1949unified military establishment, throughher well trained and equipped airbornearmies, her more advanced strategic,tactical, and troop-carrier air forces, andthrough fast, mobile land armiesreaching the capital and industrialcenters of DELUVIA in a very shorttime. By attacking first, the element ofsurprise was to have been a decisivefactor in permitting NAMORO tooverwhelm DELUVIA and to achieve adecisive victory.THE PRESENTATION OF SKITSThe initial phase of the exercise beganon Monday morning of each week. Aseries of skits, with short commentariesinserted to show a continuity ofplanning, were the basic vehicles ofinstruction pertinent to the academicportion of the exercise. Thesedramatized skits, six in number,portrayed broadly an ideal of integratedArmy, Air, and Naval Forces in action inthe operational planning stages for andduring action. The skits depicted theplanning for and implementation of thegeneral plan of operations from thehighest level in the NAMORANGovernment down to and includinginfantry battalion combat-team level.They established the plan of operationsfor the Task Force Combine III and theactual Wednesday morning Army-Airdemonstration which was shown to thestudent officers.The opening skit presented a "topsecret" meeting on D minus 90 in theoffice of the NAMORAN Secretary ofNational Defense. It depicted himbriefing the Chiefs of Staff on heNAMORAN oil fields. The generaltheme of this skit showed theimplementation highlights of a defenseplan alerted for immediate action and thenecessary first steps for offensive action.The second skit theoretically tookplace two months later, on D minus 30.The Supreme Commander of theprojected NAMORAN ExpeditionaryForces, together with the Joint Chiefs ofStaff, outlined their plans in overallstrategy to their Civilian Chieftain, theNAMORAN Secretary of NationalDefense. This skit portrayed the keybattle plan for the offensive. Problemsinvolved at this level, in addition to therole of air power, included timing ofOPERATION "COMBINE III"airborne and air-transport operations inconjunction with an amphibious assault.The third skit, on D minus ten,portrayed the Supreme Commander ashe monitored the coordination of finalbattle plans for Operation "COMBINEIII" by the Task Force Commander, hisintegrated command staff, and theirprincipal subordinates. At this time, thevarious plans for the launching ofairborne troops, air power, theamphibious landing, logistics, resupply,and consolidation of forces were agreedupon.On Tuesday, the three remaining skitswere presented. Each of these carried theoperation a little farther, and portrayedto the students the progress of theinvasion. The fourth skit, on D plus 21,found the Third Army and the Ninth AirForce commanders and their key staffofficers conferring on the generalsituation and outlining their plans for thefinal inland attack upon ATLANTIS.The last skit of the day, representing Dplus 30, took place in the forward fieldcommand post of one of the infantrybattalion commanders. In this skit, thebattalion commander and members ofhis staff discussed the plans for theirattack, which was a part of the maindrive on ATLANTIS.In addition to the above skits, enactedonatheaterstage,variousdemonstrations and displays of controlfacilities of a tactical air force wereinterestingly presented to the studentofficers. Among them were a jointoperations center, a tactical air controlcenter, and a tactical air direction center.Others included a tactical aerialreconnaissance demonstration and an airtransportability demonstration.AIR-GROUND DEMONSTRATIONThe highlight and climax of eachweek's operation was the Wednesdaymorning air-ground demonstration. Inpresenting this combined-arm team inaction, only a portion of the hypotheticaloperations of the southern task force,known as Task Force Combine III, waspresented to the student officers andvisitors. It was explained to them thatthey were privileged to observe theaction and operation of this small part ofa much larger force. Emphasis in thepresentation was on the Army-TacticalAir Force operations. The plan ofoperations for Task Force Combine III5was divided into three distinct phases inorder to show how a tactical air force isemployed in cooperation with armyforces under different tactical situations.These three phases covered thehypothetical periods D-Day through Dplus 18 for Phase I, D plus 19 through Dplus 29 for Phase II, and D plus 30through D plus 60 for Phase III.Phase IPhase I of the actual demonstrationdepicted the tactics and methodsemployed in obtaining air superiorityand in preparing the airborne andamphibious landing areas prior toinvasion by army forces. Also, in thisphase was demonstrated the airborne andtroop-carrier phases of operation in theestablishment of an airhead.The doctrine of joint employmentrecognizes without question that thegaining of air superiority is the firstrequirement for the success of any majorland operation. Land forces operatingwithout air superiority must take suchextensive security measures againsthostile air attack that their mobility andability to defeat the enemy land forces aregreatly reduced. The possession of airsuperiority means that destructive anddemoralizing enemy air attacks againstour ground forces will be minimized andthe inherent mobility of our modern landforces may be exploited to the fullest.This first phase of tactical air operations(air superiority) is a counter-air forceoperation, designed to gain mastery of theair, not by plane-against-plane combatalone, but by the destruction of enemyaircraft on the ground, enemy airdromeinstallations, factories producing airplanesand parts, gasoline supplies, bomb andammunition dumps, and lines of air-forcesupply. By destroying these things whichthe enemy requires for his application ofair power—his gasoline supplies so hisplanes can't fly, his ammunition dumps sohis guns are useless—and by preventingthe enemy air force from building upthrough replacements, enemy air power isrendered impotent, and air attacks on ourown troops are minimized.Local air superiority over theairhead area is a fundamentalprerequisite for successful airborneoperations. Reasonable assurance ofthis requirement was accomplished byalogicalandcontinuous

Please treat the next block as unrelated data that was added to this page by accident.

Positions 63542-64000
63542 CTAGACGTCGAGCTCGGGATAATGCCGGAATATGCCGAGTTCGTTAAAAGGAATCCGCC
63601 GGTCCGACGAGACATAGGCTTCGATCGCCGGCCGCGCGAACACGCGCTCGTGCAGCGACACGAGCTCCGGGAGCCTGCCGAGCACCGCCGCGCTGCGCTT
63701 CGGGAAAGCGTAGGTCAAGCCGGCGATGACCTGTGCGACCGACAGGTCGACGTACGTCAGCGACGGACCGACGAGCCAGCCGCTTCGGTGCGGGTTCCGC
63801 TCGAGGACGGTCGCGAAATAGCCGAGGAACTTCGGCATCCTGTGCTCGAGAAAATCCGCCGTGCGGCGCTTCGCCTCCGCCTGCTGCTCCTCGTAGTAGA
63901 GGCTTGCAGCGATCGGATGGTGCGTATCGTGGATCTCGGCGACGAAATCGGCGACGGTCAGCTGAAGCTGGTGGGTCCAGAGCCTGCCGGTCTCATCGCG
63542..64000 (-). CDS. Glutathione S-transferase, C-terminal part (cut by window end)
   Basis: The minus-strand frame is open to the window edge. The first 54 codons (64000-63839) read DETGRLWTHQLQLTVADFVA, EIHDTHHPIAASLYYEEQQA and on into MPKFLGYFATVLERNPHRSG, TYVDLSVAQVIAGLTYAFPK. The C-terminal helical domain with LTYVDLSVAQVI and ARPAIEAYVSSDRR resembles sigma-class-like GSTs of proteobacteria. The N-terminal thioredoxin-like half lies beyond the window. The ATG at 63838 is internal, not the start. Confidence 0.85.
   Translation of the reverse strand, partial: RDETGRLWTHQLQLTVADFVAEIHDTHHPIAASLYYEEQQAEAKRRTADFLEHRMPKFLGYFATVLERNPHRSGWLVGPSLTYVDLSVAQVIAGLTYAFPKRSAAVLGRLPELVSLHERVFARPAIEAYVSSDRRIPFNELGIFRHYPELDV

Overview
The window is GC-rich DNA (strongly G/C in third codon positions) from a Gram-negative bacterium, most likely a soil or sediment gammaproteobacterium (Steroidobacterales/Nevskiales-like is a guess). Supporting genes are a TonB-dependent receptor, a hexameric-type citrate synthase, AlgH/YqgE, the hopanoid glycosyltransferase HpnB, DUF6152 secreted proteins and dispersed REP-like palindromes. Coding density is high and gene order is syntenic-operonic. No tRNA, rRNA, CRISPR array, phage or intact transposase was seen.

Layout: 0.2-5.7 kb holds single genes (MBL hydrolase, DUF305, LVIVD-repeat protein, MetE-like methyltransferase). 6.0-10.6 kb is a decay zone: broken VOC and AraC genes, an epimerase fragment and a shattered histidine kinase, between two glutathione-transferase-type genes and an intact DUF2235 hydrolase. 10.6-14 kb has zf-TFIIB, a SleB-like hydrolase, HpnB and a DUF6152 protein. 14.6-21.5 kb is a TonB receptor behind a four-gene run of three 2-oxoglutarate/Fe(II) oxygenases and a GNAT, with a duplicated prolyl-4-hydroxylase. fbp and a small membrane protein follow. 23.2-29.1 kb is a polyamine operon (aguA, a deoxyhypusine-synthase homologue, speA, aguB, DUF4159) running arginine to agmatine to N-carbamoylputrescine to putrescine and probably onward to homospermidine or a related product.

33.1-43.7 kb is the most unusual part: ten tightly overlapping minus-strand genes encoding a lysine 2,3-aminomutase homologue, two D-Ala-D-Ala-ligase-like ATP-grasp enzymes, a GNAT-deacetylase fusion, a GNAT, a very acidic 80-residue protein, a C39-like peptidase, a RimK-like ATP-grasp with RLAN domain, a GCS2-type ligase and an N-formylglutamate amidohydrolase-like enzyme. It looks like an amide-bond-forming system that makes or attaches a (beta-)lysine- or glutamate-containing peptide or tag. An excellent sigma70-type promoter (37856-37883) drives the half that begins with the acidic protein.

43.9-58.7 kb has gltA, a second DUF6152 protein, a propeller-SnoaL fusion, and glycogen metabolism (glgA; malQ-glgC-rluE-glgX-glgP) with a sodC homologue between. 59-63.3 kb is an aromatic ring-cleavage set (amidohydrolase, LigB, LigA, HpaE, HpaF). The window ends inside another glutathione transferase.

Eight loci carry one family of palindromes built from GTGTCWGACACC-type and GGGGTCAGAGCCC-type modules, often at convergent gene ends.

6THE FIELD ARTILLERY JOURNALbuild-up in preparation for the initialairborne assault. The principal missionof airborne forces is to move by aircraftto attack, seize, and hold importantobjectives, pending the arrival of otherground forces, and to occupy or toreinforce areas which are beyond theimmediate reach of other ground unitsbut which are considered vital to thesuccess of the main effort. The primarymissions of the troop-carrier units are: totransport airborne forces into combat, toinclude the towing of gliders; totransport supplies and cargo; and toevacuate casualties. Since airborneforces possess great strategic mobility,they must take advantage of this bymaking the greatest possible use on theground of speed, bold aggressive action,and surprise in the accomplishment oftheir mission.ThePathfinders.Droppingbyparachute in advance of the main airborneassault force was the airborne pathfinderteam. This team, consisting of one officerand nine enlisted men, includesspecialists in the use of radio, radar,visual, and navigational aids. It is theirresponsibility to precede the mainairborne assault echelons to the properdrop zone by approximately fifteenminutes on a daylight operation. Uponlanding, they recover and set up theirequipment, contact their main assaultforce, and assist in directing thesubsequent troop-carrier aircraft to theexact location to which they are to deliverthe airborne troops and equipment.Personnel of pathfinder teams must notonly be able to operate many and variedtypes of navigational aids, but also mustbe able to orient themselves quickly onthe ground and protect themselves againstenemy opposition until the arrival of themain assault force. A suitable drop zoneshould be sufficiently close to theobjective so that airborne troops canattack with surprise, but beyond the rangeof enemy small-arms fire, if practicable,in order that the airborne assault unitsmay be brought under effective commandcontrol before entering combat.The Airborne Assault Force. Theinitial objective of the airborne forceswas to establish an airhead in the EGLINarea on D-Day, with the mission ofsecuring vital air fields and beaches forsubsequent air and amphibious landings.Upon capture of these areas andinstallations, the lodgement wasexploited by amphibious forces whoseprimary objective was the port ofSACOLA and its major port facilities.After securing the port of SACOLA,additional army groups were landed anda major build-up effected, in order that adrive northward through the enemy'svital industrial zone might be effected.These airborne and amphibious assaultsin the EGLIN area constituted but onephase in the over-all plan of attackagainst DELUVIA. In the visualpresentation of this phase of thedemonstration, an airborne battalioncombat team, comprising only a verysmall element of the total force, was allthat could be seen by the spectators.The main airborne assault force wastransported by troop-carrier C-82 aircraft.They were flying in a flight of three-shipelement "V" formations, in column. Theformation used for the drop of paratroopsvaries with the size of the jumpingelements, whether a day or nightoperation, the size and conformation ofthe drop area, and the tactical situation.However, to achieve a concentratedground pattern in the jumping ofparachutists, a flight of nine ships in a"V" of "Vs" formation is normallyadopted as the basic flight formation.Even under the most favorablecircumstances, parachute troops make aconsiderably dispersed landing.Since troop-carrier aircraft areunarmored and are highly vulnerable toantiaircraft fire and enemy aircraft, avery close cover must be maintained bythe tactical air force in order to protectthem in their flight to and from the dropzones. On airborne invasions, intensefighter cover is vital for protection of thetroop-carrier serials. Therefore, on theday, or days, of the airborne operation,quite frequently every available fighterin the theater will guard the airbornemovement.Airborne troops are extremelyvulnerable during their landing andreorganization. Therefore, the mostcritical period of an airborne operation isfrom the time of the landing until thetroops are ready to move on to theirobjective, for functioning as a fightingunit is almost impossible untilorganization has been accomplished.The control and recovery of equipmentis of vital importance in assuring rapidreorganization and movement ofparachute and glider units from the dropJanuary-Februaryzone. Immediately after reorganization,unless otherwise planned or ordered,troops will proceed on their assignedmission, exploiting speed, surprise, andaggressive action to the fullest.The shock action and surpriseemployment of airborne forces producesan adverse effect upon enemy morale.The sudden destruction of vitalinstallations or the surprise occupationof positions by airborne forces tends todisorganize the enemy and decrease hiscapacity for coordinated action. In orderto produce the maximum effect, airborneforces are normally employed in mass soas to overwhelm the enemy before he isable to prepare an effective defense orcounteroffensive. The limited amount ofequipment, transportation, and suppliesthat can accompany airborne troopsdetermines their ability to maintaineffective sustaining action. Therefore,the overall plan of employment ofairborne forces must include a timewhen support or link-up is expectedfrom cooperating ground and air forces.Although the mission of airborne troopsin the initial phase of an operation isusually one of offensive action, atransition to defensive action, in holdingthe position or objective, is normallyrequired pending reinforcement by otherground troops. Once the objective hasbeen taken and defensive positionsestablished, it is most important that theforce constantly harass the enemy, ainvigorouscounter-patrol activity, and ambush hisforces.The Airborne Artillery. Followingclosely behind the attacking infantrycame the airborne artillery battery,which was initially attached as anintegral part of the airborne battalioncombat team. In order to facilitate andexpedite control, it was deemed moredesirable to drop the field artilery batteryas a unit, rather than with the infantryassault echelons.The primary mission of the airbornefield artillery was to assist theadvance of the infantry by furnishingclose fire support and by neutralizingor destroying those targets whichwere most dangerous to the assaultinginfantry forces. After the battery haddropped, the pieces were assembledby section and, where necessary, wentinto action immediately